When I return from trips, my neighbors almost always comment that they had no idea I was gone because the house looked occupied. Sometimes even my immediate neighbors, who knew I was out of town, will say they thought I got home early.

Even without Hue bulbs, you can likely recreate the effect by using a similar vacation mode in your smart light platform of choice—even inexpensive Wyze smart bulbs have a vacation mode—by setting random timers or by using an away mode if your greater smart home platform supports it. As part of the Alexa Guard functionality, Alexa supports vacation mode lighting, for example.

Mimic TV Watching with Smart Bulb “Party” Modes

Turning lights on and off can make it look like somebody is home, but nothing says “this home is occupied,” like the familiar flicker of a television set. Back in the day, it used to be simple to put an appliance timer on your TV to turn the TV on and off because TVs had mechanical switches. But timers don’t work on modern TVs because plugging and unplugging them doesn’t turn them on.

While you can buy specialty devices that mimic TV light if you have smart bulbs or LED strips, you can use those just as easily and without investing in specialty hardware.

For example, I have a Govee-brand adaptive TV light setup. When I’m actually watching TV it illuminates the wall behind the TV, but it also has a bunch of other features like holiday scenes, color animations, and so on.

If you turn the brightness up all the way and pick one of the colorful and active scenes, it looks pretty much like you’re watching TV. The Halloween and storm themes that include rapid flashes do a great job capturing the feeling of an action movie with explosions too.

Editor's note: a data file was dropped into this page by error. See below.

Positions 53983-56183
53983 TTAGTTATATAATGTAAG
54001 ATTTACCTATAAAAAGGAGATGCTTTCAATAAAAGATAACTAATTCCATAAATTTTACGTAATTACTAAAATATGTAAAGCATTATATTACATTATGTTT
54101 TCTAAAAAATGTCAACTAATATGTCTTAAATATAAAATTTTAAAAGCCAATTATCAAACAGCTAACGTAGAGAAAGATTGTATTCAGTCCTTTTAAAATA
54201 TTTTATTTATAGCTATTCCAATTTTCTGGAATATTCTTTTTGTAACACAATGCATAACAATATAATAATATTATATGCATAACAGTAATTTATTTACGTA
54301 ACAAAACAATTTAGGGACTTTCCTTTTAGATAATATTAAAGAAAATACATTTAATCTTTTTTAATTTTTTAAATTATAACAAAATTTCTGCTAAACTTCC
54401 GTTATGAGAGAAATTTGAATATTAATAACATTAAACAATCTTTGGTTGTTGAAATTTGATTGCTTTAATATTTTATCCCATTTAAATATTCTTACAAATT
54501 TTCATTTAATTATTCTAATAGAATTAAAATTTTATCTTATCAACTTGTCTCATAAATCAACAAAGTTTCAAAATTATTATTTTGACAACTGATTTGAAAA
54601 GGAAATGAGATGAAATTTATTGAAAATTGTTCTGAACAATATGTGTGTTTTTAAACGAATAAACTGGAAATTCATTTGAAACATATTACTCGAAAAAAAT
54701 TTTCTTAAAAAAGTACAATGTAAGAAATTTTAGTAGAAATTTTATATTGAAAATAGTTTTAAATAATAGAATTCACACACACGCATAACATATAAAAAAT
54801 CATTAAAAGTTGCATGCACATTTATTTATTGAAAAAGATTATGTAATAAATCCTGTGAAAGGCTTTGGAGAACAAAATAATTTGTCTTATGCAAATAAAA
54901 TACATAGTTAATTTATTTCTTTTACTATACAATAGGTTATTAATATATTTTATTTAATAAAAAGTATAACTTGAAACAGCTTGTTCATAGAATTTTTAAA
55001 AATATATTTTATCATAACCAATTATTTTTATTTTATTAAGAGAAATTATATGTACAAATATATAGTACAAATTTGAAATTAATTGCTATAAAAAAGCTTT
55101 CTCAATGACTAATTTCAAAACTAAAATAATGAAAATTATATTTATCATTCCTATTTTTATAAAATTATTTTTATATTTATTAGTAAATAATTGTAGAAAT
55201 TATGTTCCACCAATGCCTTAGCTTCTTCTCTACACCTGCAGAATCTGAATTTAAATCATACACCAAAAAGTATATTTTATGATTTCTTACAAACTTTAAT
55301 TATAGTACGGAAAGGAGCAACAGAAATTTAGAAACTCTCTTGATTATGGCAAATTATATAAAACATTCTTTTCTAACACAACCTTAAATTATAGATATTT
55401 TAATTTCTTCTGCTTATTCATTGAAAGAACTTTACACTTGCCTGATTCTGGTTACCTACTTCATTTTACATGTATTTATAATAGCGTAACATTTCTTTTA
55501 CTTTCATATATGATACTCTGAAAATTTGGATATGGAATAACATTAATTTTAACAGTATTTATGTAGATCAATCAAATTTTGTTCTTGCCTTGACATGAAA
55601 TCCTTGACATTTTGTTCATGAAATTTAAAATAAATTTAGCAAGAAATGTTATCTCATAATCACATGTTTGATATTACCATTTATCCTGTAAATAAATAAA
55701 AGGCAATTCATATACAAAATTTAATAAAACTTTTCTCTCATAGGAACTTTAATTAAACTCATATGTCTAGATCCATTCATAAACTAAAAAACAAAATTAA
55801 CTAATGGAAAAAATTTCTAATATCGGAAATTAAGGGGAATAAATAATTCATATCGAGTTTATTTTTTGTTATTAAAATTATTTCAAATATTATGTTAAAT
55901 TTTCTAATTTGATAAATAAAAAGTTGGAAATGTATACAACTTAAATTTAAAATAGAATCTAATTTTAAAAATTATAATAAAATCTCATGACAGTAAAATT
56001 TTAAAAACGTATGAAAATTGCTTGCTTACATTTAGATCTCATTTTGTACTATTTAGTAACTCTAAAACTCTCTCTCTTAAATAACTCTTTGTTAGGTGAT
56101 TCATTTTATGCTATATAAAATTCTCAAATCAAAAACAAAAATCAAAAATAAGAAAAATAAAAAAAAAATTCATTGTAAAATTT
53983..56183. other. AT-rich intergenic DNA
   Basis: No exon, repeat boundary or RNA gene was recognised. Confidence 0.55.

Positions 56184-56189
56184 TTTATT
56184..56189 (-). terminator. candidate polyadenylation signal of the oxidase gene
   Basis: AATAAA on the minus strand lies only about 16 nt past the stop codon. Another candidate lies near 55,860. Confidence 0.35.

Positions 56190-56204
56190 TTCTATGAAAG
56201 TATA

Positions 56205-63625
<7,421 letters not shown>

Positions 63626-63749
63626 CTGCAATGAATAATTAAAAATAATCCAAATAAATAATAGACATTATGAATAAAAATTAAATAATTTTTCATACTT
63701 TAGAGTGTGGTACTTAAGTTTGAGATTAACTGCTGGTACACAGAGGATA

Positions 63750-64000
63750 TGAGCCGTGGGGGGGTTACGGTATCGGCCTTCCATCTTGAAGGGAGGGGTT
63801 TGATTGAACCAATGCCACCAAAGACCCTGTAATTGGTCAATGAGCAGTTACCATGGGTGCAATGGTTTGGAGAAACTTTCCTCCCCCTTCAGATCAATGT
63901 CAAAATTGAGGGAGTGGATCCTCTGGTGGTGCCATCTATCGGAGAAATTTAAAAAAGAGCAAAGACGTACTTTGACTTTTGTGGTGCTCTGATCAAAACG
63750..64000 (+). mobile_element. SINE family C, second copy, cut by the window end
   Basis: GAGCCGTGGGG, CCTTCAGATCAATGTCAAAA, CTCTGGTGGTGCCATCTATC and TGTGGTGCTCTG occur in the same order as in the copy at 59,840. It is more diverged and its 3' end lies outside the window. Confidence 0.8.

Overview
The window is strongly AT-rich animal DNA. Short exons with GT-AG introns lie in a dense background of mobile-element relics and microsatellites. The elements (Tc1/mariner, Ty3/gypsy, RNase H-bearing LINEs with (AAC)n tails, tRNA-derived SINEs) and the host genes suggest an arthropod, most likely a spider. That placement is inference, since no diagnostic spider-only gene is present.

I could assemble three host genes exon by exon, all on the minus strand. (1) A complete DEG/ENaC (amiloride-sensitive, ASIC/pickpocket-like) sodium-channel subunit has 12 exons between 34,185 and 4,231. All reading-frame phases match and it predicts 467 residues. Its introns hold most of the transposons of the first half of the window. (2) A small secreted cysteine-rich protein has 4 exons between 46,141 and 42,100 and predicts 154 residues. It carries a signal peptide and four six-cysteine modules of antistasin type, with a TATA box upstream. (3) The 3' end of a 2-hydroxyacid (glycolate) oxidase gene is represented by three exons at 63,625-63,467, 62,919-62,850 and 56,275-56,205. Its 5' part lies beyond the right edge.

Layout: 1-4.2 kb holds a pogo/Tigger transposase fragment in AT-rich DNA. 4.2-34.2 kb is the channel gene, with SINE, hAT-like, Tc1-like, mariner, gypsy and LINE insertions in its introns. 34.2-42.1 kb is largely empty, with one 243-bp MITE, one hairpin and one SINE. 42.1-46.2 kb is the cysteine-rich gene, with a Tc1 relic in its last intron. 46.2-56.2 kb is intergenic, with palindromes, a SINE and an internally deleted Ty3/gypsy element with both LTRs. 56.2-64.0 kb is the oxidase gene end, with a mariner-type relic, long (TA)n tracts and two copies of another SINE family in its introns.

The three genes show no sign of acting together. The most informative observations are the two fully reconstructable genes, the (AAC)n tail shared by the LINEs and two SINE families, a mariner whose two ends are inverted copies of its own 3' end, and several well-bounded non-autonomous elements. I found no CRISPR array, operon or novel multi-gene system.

You can recreate the effect with any color-changing smart bulbs or light strips with similar “party” or random mode, though. Experiment with them until you find a combination with that familiar TV-flickering-in-the-night color scheme.

Use Music and Podcasts to Create Lived-In Ambiance

Like lighting, sound is a strong indicator that somebody is home. Combine it with scheduled lighting and the TV illusion above, and it’ll look like a full house.

If you want to automate things but keep it, relatively, simple one of the easiest ways to do so is to plug a radio into a smart plug, tune the radio to a station that features primarily talking (your local public radio station is great for this) and set a smart schedule to turn the radio while you’re away.

If you already have smart speakers sprinkled throughout your home, then it’s trivial to incorporate audio playback into routines. You can, for example, instruct a Google Home routine to start a podcast, Spotify playlist, or other music sources.

Given the sheer number of podcasts out there that amount to “two dudes sitting around talking about random stuff” (shoutout to Josh and Chuck at Stuff You Should Know) it should be pretty easy to find something to play that sounds a lot like people hanging out in your house talking about video game trivia or the history of vampire panics.

Mix all these tips together and nobody—burglars, included—will be able to tell when you’re home, at work, or on vacation.

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Profile Photo for Jason Fitzpatrick Jason Fitzpatrick
Jason Fitzpatrick is the Senior Smart Home Editor at How-To Geek. He has over a decade of experience in publishing and has authored thousands of articles at How-To Geek, Review Geek, LifeSavvy, and Lifehacker. Jason served as Lifehacker's Weekend Editor before he joined How-To Geek.